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May 27-31: Ohio House OKs power plant subsidies; Devon sheds Canadian oil assets

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May 27-31: Ohio House OKs power plant subsidies; Devon sheds Canadian oil assets

A look back at successes and setbacks in the energy industry.

Highs

DEVON ENERGY — Oklahoma City-headquartered Devon Energy Corp. announced May 29 that it is selling its Canadian business to Canadian Natural Resources Ltd. in a C$3.8 billion, or US$2.8 billion, cash deal. "The transaction ... is a win-win deal for both Devon and Canadian Natural, allowing Devon the ability to achieve its objective of exiting Canada and Canadian Natural the opportunity to leverage our economies of scale, our technical and operating expertise and capture significant synergies to add incremental value from these very high-quality assets," Canadian Natural Executive Vice Chairman Steve Laut said. Tudor Pickering Holt & Co. analysts described the transaction as a "modest positive" for Canadian Natural stock. "While the sticker price comes in ahead of recent investor conversations [US$2 billion to US$2.5 billion], financing the deal with [free cash flow] and leverage drives an accretive transaction," the analysts wrote.

CLEAN ENERGY STORAGE — Mitsubishi Hitachi Power Systems Ltd. and Magnum Development LLC on May 30 announced plans to develop a 1,000-MW energy storage facility in central Utah that will combine underground and aboveground clean energy technologies. The broad outlines of what is being billed as the "world's largest renewable energy storage project" call for Magnum, which is headquartered in Utah, to excavate a cavern that would be filled with compressed air. On the surface, compressors would be driven by excess wind and solar power that would push air into the cavern or by electrolyzers that push hydrogen into the cavern where it can be used at a later date. "[W]hen we add gas turbines powered with renewable hydrogen to a hydrogen storage salt-dome, we have a solution that stores and generates electricity with zero carbon emissions," said Paul Browning, president and CEO of Mitsubishi Hitachi Power Systems subsidiary Mitsubishi Hitachi Power Systems Americas Inc.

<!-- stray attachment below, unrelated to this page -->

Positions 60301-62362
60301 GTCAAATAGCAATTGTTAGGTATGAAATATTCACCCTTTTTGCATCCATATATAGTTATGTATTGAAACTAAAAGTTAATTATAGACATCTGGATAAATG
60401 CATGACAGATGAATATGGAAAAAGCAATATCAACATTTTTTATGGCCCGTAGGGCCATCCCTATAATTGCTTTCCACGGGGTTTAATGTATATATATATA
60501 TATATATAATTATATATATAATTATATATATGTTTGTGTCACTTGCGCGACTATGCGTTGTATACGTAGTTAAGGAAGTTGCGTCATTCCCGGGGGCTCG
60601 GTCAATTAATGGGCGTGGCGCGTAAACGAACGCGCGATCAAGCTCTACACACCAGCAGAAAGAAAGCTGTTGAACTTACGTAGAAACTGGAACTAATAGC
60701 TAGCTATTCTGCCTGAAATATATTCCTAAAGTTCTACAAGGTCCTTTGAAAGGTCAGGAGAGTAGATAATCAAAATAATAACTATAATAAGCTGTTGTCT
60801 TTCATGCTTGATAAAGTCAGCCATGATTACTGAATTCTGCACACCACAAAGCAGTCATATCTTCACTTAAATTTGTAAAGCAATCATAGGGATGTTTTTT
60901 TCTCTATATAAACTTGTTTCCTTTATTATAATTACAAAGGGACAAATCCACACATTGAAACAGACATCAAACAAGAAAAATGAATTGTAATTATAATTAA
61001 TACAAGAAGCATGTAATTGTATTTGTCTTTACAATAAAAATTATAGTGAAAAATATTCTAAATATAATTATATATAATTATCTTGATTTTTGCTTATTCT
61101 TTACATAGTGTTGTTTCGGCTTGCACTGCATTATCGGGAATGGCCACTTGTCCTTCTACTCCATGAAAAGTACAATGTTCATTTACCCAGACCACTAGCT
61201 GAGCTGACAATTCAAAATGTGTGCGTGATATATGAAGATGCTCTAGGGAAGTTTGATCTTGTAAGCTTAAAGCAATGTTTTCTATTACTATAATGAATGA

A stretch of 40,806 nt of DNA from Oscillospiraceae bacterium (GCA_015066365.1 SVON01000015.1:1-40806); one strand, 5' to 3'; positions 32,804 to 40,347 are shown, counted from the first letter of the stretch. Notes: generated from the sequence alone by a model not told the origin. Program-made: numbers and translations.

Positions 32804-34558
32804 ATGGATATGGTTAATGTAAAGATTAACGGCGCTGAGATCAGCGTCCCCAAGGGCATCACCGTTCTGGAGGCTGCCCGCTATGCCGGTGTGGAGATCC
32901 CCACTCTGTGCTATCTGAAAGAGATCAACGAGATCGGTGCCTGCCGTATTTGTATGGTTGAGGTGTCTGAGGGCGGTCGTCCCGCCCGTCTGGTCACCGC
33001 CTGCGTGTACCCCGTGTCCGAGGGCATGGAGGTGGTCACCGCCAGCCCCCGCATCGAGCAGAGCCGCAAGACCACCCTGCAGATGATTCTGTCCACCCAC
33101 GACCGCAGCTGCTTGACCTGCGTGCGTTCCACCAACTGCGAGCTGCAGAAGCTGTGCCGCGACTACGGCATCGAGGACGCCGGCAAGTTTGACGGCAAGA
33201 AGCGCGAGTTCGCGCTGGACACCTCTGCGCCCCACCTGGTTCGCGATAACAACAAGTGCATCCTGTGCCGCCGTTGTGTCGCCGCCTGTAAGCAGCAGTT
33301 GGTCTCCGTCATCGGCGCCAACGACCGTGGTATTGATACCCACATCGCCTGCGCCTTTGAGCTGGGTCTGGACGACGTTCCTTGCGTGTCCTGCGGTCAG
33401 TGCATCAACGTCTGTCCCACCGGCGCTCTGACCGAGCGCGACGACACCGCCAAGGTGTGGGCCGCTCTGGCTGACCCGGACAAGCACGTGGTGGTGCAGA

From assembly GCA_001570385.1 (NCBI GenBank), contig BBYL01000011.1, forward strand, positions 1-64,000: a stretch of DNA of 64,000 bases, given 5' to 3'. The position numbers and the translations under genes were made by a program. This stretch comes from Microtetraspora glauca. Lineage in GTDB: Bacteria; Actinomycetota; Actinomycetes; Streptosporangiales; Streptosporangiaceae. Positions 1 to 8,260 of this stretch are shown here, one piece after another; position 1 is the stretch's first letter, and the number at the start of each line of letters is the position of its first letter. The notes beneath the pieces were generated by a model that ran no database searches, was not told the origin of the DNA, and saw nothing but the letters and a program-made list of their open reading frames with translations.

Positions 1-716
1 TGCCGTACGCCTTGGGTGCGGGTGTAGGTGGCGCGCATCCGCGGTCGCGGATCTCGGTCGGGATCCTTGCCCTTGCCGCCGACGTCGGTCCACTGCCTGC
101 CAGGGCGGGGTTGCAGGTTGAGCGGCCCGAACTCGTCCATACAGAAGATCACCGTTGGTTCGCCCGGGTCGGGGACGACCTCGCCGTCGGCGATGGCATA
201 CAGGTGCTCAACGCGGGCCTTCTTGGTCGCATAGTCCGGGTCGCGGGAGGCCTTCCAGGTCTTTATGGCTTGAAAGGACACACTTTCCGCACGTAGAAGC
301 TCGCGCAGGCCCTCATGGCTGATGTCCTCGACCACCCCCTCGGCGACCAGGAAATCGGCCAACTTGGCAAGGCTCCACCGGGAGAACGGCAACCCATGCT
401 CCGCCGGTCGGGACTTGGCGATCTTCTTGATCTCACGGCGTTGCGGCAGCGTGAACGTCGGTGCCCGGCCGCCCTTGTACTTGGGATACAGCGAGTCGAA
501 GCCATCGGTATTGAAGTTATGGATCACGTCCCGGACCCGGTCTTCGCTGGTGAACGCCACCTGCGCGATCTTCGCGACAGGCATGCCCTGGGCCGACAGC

Between

OHIO SUBSIDIES — The Ohio House of Representatives voted May 29 to approve controversial legislation that would require ratepayers to subsidize the state's power plants. House Bill 6, now before the Ohio Senate, is largely designed to provide financial support for the 908-MW Davis-Besse and 1,268-MW Perry nuclear plants owned by FirstEnergy Solutions Corp. as well as two coal plants operated by Ohio Valley Electric Corp. Certified clean air resources, including nuclear plants, would receive credits of $9/MWh. Utilities also would collect fees of $2.50 per month from residential customers and up to $2,500 per month for other customer classes to subsidize the Kyger Creek coal plant in Ohio and Clifty Creek coal plant in Indiana. The bill also repeals Ohio's renewable energy and energy efficiency standards. American Electric Power Co. Inc. subsidiary AEP Ohio, the trade name for Ohio Power Co., called the latest version of the bill "a positive step in Ohio energy policy."

WILDFIRE COMMISSION — California's Commission on Catastrophic Wildfire Cost and Recovery said in a May 29 draft report that the state's approach to wildfire liability "imperils the viability of the state's utilities, customers' access to affordable energy and clean water, and the state's climate and clean energy goals." The state-appointed panel said California's practice of inverse condemnation, which holds utilities strictly liable for damages related to wildfires ignited by their equipment regardless of negligence, must be reformed. The commission also recommended that the state create a fund to pay the claims of wildfire victims. PG&E Corp. and its utility subsidiary Pacific Gas and Electric Co., which entered Chapter 11 bankruptcy protection in late January, are seeking clarity on wildfire liability before proceeding with a plan of reorganization.

Lows

PILGRIM — Entergy Corp.'s 683-MW Pilgrim Nuclear Power Station in Plymouth, Mass., permanently shut down May 31, largely in response to low wholesale electricity prices and an influx of cheap natural gas. The single-unit nuclear plant had greater difficulty than larger nuclear facilities in absorbing rising operating costs, which worsened after several unplanned shutdowns and a safety valve issue led to increased regulatory oversight. An S&P Global Market Intelligence analysis in February anticipated that 1,517 MW of primarily gas-fired and solar capacity additions would replace Pilgrim's capacity.